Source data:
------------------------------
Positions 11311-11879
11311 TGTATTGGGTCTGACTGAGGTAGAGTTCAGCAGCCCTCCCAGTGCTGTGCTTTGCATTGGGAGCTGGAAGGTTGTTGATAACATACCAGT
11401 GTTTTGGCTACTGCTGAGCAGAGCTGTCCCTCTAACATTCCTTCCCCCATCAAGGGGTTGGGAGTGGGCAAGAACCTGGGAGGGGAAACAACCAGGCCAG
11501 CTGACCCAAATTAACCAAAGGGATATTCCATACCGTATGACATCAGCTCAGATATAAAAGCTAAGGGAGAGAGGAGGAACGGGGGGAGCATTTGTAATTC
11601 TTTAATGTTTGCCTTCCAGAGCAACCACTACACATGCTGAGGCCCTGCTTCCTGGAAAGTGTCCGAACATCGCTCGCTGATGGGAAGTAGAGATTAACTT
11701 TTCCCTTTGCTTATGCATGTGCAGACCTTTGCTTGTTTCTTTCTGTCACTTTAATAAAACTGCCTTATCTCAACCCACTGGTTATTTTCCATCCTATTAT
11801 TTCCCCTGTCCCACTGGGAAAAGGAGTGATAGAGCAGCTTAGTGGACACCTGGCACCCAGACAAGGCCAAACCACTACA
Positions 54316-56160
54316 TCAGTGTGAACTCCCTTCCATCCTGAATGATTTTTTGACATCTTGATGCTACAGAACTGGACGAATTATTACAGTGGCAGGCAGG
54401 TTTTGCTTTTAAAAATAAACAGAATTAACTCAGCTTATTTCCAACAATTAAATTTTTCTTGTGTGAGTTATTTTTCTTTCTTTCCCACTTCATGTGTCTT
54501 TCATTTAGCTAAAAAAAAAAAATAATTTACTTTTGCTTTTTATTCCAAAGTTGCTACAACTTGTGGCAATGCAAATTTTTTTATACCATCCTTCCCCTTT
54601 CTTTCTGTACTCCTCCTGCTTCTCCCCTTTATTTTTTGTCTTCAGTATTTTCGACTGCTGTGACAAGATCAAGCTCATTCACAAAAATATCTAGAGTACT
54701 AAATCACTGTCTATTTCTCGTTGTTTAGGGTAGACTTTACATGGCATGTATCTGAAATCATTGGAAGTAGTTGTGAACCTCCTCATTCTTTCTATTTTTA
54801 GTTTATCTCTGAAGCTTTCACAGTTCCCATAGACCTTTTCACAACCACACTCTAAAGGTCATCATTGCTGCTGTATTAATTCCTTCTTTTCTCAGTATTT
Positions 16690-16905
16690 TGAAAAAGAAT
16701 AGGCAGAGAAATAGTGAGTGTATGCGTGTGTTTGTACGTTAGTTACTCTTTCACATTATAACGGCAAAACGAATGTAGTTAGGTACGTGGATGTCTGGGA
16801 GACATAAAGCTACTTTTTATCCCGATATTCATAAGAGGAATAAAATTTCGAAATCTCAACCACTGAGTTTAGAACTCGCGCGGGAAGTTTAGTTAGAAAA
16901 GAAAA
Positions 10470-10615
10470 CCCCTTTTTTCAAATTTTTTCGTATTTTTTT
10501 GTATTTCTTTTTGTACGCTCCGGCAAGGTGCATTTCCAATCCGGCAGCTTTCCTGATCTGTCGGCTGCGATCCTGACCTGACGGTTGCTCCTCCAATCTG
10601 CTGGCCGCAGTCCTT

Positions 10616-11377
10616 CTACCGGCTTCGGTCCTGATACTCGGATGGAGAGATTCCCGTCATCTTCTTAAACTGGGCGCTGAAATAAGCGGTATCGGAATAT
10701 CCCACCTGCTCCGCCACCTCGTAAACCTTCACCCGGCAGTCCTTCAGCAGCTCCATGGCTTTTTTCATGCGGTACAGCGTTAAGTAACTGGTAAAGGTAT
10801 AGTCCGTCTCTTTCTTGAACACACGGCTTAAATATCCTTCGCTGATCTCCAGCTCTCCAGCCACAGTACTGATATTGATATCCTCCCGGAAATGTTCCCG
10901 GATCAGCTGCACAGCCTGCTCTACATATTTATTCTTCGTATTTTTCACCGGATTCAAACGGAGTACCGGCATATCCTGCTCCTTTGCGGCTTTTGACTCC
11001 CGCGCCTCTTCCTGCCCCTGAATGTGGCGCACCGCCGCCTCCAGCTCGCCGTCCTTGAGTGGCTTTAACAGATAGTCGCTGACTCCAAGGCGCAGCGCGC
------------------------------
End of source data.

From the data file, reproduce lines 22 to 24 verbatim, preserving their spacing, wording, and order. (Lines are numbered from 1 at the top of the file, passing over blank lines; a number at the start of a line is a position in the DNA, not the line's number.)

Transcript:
10501 GTATTTCTTTTTGTACGCTCCGGCAAGGTGCATTTCCAATCCGGCAGCTTTCCTGATCTGTCGGCTGCGATCCTGACCTGACGGTTGCTCCTCCAATCTG
10601 CTGGCCGCAGTCCTT

Positions 10616-11377